Read and write operations are measured in IOPS (input/output operations per second). A single operation from your application’s point of view may translate to zero, one, or many operations on the disk. For example, creating a 2GB will create thousands of IOPS. This is due to caching, size of requested I/O operation, sector size, file system alignment on disk, and a variety of other factors.
To see your disk throughput on Linux, use iostat -xd . For Windows, open the Performance tab of the Task Manager. To test your throughput, use dd on Linux and Diskspd on Windows.
The type of disk plays a big role in total throughput. Magnetic disks have a seek time to spin the platter and move the head, while solid-state disks have immediate random access. While more factors are at play, you can expect a magnetic disk to have 50-500 IOPS, while an SSD will have 3,000-40,000. For magnetic disks, fragmentation increases the time spent seeking for random access.
Ignoring random spikes and seasonality of data, a change in IOPS usually means a change in usage or a forthcoming error.
While searching for problems, make sure you look at some of the most common causes:
If you haven’t spent time optimizing the size and alignment of file system pages to disk sectors, we recommend you spend time to learn about it. Basically, disks are partitioned into sectors. File systems are partitioned into pages. In a perfect world, a single page fits on a single sector. In a surprisingly common set of environments, they don’t. In this case, every read/write is actually 2 reads/writes — your throughput is halved. Reduce your IOPS need substantially by fixing your alignment and sizing.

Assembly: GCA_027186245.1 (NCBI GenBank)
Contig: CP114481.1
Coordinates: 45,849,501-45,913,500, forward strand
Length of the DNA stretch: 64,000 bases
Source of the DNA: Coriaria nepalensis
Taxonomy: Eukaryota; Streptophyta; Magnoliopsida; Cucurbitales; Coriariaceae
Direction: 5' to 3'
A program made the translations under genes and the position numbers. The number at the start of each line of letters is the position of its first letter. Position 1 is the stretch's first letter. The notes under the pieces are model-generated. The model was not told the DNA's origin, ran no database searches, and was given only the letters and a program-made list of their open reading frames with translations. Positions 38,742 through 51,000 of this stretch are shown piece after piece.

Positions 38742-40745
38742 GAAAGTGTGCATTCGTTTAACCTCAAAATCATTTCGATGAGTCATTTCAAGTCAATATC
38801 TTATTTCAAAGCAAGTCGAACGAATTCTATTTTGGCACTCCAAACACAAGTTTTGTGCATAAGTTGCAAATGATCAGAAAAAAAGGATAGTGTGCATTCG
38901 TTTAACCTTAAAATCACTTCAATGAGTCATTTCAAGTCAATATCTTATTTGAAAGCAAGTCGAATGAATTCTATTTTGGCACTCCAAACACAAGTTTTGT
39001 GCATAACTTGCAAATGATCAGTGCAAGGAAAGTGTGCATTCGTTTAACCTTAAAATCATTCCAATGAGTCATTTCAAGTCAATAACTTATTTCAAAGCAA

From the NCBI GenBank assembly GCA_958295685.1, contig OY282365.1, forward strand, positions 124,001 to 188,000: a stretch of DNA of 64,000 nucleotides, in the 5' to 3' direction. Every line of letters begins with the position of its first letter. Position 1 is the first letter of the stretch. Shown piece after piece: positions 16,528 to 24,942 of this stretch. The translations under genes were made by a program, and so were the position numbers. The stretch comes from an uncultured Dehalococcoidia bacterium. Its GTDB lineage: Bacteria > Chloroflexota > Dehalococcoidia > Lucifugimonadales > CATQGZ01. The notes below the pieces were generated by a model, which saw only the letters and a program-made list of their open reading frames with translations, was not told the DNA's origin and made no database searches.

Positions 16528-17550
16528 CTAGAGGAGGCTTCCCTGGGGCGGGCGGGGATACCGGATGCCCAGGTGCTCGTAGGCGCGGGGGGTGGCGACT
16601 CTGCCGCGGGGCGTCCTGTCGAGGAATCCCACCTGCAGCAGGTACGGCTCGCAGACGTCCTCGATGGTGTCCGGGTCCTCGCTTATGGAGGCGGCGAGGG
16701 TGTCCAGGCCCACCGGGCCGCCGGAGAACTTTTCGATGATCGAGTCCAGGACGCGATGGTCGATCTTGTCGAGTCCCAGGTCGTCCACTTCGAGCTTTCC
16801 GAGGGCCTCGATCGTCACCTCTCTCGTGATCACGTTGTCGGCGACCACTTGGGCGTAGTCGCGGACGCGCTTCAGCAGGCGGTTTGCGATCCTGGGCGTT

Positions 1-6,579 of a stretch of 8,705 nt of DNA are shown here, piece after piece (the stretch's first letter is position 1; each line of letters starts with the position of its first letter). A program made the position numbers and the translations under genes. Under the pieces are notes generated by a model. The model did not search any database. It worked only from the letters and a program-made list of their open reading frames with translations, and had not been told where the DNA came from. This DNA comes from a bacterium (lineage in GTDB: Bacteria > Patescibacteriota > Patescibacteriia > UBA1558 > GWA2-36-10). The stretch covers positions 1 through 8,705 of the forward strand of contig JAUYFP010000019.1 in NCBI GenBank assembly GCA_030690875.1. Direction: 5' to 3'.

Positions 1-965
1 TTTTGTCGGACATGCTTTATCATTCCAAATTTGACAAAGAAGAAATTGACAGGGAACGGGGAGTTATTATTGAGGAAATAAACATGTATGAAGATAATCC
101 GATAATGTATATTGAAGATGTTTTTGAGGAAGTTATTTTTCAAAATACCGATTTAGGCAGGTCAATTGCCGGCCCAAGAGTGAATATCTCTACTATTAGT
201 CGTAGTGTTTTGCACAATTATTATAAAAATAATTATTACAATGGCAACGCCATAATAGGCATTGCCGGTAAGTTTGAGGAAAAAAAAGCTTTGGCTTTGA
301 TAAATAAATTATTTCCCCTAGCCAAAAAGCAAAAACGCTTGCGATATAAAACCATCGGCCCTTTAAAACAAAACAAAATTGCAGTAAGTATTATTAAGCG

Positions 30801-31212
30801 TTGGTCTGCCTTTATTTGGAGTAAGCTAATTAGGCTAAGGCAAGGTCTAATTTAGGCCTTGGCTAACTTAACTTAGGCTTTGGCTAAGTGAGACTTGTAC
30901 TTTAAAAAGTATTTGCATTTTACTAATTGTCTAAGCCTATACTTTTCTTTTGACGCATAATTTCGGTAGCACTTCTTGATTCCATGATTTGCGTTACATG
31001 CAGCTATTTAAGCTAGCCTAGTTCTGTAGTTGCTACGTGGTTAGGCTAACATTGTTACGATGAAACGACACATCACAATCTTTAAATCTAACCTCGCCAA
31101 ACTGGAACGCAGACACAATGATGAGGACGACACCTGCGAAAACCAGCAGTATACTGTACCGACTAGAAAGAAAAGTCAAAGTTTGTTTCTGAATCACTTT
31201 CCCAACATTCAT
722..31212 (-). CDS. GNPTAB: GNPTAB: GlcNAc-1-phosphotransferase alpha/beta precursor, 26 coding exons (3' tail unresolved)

Verify that the critical applications on this server are still responsive.
Compare server vitals against deployments, configuration changes, infrastructure changes, user logins, and automated remediation. For every inflection point, identify the root cause. If one seems out of place, investigate and remedy as appropriate.